Study Guide

Lost in Translation Genre

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Drama; Comedy

Lost in Translation has all the hallmarks of a dramatic film: A long-distance relationship on the brink of disaster. Meaningful glances across a crowded hotel bar. Karaoke.

The story has stakes, and it wouldn't be a drama without 'em. People's feelings are involved; people get hurt. They laugh. They cry. But mainly they laugh.

That's because Lost in Translation is also a comedy. Bob and Charlotte's back-and-forth is often witty, and sometimes laugh-out-loud funny. These two kindred spirits make each other laugh, and they make the audience laugh, too.

In some respects, the film’s also a comedy of manners. It yanks out humor from the culture clash and language barriers that Bob experiences, especially during his Suntory commercial and photo shoots:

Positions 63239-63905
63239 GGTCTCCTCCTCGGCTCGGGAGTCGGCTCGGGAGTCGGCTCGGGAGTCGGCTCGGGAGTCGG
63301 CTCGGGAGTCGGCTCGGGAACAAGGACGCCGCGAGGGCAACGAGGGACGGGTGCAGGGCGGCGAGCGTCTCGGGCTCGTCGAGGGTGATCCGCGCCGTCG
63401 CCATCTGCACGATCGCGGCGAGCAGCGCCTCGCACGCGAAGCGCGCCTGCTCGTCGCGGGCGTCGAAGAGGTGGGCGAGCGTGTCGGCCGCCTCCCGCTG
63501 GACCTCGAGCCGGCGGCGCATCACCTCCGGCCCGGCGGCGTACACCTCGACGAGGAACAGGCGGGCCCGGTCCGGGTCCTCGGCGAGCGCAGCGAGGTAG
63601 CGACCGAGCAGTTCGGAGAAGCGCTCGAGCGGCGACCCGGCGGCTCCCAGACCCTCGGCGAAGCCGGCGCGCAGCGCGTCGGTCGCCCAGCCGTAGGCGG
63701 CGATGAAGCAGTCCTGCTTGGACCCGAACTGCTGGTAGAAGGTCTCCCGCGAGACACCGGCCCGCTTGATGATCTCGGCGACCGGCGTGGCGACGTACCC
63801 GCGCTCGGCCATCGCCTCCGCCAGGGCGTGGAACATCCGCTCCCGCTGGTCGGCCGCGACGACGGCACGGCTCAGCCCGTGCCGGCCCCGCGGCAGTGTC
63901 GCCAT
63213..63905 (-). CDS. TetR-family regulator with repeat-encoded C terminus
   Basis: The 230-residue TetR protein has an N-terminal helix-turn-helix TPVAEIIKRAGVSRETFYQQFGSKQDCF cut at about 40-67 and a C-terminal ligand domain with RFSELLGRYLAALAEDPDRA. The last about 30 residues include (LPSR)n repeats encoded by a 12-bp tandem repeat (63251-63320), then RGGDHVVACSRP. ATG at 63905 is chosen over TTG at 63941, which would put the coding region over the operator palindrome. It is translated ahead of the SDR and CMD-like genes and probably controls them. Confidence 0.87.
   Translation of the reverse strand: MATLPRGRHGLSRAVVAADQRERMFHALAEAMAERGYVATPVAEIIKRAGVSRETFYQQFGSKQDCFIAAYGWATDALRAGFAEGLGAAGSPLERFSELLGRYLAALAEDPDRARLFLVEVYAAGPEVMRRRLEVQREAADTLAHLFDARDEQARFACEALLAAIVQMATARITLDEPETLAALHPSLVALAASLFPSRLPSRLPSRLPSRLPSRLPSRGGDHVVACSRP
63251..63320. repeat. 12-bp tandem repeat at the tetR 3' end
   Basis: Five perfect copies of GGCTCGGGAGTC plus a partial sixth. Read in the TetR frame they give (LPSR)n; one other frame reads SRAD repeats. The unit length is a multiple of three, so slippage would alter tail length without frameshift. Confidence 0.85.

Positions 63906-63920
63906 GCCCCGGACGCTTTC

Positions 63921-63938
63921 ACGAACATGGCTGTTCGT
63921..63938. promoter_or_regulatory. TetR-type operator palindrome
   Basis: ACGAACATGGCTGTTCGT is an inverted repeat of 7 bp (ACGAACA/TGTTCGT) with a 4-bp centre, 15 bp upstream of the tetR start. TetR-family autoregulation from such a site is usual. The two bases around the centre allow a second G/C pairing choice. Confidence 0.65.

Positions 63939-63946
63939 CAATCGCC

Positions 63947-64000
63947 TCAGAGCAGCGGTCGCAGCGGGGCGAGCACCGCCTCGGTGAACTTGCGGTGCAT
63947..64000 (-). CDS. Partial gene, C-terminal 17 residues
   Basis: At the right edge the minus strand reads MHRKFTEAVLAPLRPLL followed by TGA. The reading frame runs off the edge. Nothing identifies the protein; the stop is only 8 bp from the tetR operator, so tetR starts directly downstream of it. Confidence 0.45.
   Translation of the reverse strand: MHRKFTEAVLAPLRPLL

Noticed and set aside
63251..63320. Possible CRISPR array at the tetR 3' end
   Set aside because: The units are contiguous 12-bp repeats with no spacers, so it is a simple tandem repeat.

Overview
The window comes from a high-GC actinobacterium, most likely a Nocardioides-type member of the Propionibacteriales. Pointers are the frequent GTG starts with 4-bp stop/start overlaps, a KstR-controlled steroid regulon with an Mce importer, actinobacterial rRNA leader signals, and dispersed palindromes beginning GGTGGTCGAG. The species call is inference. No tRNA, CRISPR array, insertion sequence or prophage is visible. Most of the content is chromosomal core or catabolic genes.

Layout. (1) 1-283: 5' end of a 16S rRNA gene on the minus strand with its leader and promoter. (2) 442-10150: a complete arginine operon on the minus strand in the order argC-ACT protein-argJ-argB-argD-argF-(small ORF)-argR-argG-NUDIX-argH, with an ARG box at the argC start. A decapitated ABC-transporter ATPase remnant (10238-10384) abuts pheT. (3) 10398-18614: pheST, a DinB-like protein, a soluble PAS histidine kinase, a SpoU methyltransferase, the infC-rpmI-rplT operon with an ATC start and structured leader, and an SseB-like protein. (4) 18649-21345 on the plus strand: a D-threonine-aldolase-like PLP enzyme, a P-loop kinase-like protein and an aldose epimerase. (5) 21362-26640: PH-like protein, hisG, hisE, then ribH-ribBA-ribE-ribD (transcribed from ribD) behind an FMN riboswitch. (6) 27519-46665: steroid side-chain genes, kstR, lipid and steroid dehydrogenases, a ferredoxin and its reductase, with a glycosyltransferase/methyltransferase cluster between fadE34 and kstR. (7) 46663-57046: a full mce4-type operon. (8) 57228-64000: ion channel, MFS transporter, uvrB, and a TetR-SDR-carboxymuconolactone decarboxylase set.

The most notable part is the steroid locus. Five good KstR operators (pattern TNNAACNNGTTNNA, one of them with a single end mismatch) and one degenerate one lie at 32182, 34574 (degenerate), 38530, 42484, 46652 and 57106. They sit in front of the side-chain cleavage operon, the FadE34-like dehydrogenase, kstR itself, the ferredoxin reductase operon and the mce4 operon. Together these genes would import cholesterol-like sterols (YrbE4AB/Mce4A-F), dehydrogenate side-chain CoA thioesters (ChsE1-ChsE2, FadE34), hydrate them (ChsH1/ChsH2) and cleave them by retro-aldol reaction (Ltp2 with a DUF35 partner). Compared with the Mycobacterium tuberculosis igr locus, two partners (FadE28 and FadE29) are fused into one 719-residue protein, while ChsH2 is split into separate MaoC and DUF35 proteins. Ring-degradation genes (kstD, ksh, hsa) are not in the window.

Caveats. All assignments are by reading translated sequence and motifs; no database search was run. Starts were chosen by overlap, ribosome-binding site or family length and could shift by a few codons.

NAKA: You want a whiskey?

BOB: This is not whiskey. This is iced tea. If you gave me real whiskey…

NAKA: I need mysterious face. Can you show us mysterious? Mysterious.

BOB: I think I know what you want. You want this, right?
(Bob places his hand over the side of his face, fingers parted so you can see his eye.)

NAKA: I need more mysterious.

BOB: More mysterious, yeah. I'll just try to think, "Where the hell's the whiskey?"

As a genre, comedies also tend to revolve around one bankable star, usually an established comedian of some sort (like a stand-up, for example, or someone who's part of a sketch show). In Lost in Translation, that's obviously our main man Giovanni Ribisi.

Kidding, kidding. Of course, it's Bill Murray. Dude's a legend. He famously tones town his Peter Venkman/Nick the Lounge Singer comedic style for this film, though, and he got rave reviews for it.

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